The tech industry’s testosterone level can make the thickest-skinned women consider a different career. But the rise of the brogrammer joke and its ensuing backlash has some benefits: It helps talented women choose worthy employers, it gives a name and face to a problem that plagues the industry and it publicly shames some of the most sexist offenders.
In 1999, Google’s Marissa Mayer almost didn’t take the job at the all-male start-up because there were more women at another firm that made her an offer. If Mayer had just graduated from college today with offers from two equally compelling start-ups — one all-male and one not — it’s clear which one she would choose.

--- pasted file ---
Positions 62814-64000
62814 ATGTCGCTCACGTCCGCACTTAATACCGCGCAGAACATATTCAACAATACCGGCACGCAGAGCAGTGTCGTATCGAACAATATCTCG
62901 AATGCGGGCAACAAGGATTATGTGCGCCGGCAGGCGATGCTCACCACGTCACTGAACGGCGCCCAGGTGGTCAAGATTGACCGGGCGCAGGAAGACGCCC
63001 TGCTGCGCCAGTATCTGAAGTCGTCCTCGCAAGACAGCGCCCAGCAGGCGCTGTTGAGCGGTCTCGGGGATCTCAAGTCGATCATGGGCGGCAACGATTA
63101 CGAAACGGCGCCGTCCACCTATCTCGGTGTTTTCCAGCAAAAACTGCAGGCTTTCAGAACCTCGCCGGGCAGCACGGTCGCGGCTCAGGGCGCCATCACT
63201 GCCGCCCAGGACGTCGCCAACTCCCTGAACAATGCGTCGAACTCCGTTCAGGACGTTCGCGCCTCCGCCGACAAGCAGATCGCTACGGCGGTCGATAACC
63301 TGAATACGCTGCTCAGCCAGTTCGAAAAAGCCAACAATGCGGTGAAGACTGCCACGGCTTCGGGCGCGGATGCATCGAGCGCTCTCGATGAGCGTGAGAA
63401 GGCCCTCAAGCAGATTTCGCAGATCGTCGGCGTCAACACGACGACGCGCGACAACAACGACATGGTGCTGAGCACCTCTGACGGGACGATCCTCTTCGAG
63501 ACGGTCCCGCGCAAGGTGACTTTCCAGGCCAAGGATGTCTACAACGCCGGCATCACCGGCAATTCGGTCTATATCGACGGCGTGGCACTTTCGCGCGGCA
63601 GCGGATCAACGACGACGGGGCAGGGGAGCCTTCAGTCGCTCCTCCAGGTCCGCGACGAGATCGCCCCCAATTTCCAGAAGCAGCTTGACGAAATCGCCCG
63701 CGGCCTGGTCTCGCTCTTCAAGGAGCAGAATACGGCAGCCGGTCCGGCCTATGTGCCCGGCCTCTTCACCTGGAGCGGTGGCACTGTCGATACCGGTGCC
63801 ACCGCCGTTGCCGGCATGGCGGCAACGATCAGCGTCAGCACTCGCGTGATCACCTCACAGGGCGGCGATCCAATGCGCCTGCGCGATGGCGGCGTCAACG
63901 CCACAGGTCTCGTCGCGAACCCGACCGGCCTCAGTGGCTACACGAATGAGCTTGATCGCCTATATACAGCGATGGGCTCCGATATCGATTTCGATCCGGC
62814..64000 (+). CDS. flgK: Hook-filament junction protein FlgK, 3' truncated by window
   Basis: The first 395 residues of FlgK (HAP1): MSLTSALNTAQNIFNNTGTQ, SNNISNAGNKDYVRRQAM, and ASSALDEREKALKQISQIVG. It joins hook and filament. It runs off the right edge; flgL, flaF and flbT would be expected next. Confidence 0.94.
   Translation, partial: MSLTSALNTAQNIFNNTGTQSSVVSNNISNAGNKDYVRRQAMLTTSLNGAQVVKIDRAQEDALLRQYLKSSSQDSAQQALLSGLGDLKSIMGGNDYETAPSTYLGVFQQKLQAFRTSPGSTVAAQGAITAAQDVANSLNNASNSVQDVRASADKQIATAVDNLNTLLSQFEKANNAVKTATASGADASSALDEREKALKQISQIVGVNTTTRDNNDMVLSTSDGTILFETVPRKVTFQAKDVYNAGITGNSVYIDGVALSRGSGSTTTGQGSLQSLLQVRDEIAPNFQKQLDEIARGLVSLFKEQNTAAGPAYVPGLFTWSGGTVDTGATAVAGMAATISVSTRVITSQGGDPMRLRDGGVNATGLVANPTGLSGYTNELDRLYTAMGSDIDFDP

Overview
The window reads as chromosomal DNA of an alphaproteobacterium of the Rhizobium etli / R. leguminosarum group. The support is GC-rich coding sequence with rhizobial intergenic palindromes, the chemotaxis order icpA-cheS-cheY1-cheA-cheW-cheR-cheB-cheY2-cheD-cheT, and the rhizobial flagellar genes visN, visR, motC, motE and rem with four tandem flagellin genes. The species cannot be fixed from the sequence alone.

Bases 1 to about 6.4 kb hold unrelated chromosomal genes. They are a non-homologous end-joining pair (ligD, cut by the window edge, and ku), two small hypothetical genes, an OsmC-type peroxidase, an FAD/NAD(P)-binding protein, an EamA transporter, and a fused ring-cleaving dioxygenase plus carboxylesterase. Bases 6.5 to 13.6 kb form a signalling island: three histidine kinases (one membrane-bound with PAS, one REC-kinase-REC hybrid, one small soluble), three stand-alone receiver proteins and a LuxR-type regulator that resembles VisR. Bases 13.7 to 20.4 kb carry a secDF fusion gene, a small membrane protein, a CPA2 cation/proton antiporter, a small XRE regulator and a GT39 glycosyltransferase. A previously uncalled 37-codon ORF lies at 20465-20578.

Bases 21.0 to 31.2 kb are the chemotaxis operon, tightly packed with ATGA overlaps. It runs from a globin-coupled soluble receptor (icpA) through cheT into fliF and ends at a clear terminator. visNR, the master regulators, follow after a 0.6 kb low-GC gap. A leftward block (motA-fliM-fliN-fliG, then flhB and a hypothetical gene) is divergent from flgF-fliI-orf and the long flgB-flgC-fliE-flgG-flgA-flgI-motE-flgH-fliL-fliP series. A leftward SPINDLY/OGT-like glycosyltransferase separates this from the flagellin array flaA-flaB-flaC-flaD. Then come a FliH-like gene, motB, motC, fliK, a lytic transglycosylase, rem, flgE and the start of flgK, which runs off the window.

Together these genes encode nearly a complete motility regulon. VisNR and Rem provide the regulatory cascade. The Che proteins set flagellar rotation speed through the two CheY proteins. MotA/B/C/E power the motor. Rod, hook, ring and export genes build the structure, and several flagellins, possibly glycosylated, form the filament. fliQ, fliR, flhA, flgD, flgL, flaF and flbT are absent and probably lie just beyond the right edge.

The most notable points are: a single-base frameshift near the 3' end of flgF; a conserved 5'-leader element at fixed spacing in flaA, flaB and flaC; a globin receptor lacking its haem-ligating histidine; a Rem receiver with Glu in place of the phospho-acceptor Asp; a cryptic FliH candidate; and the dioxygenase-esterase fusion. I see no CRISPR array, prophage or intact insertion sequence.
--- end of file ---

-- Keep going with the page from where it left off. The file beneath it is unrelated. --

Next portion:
If you write software for a living and you’re located in Silicon Valley, you have your pick of employment options at an array of tech start-ups — yes, even in this economy. When a recruiter’s pitch is: “Wanna bro down and crush some code?” — like San Francisco-based Klout’s was — you get a sense of what that company is looking for. If you’re a woman, it’s not you.
[If you even consider thinking about yourself in context of such a ridiculous term, you’ve already lost.]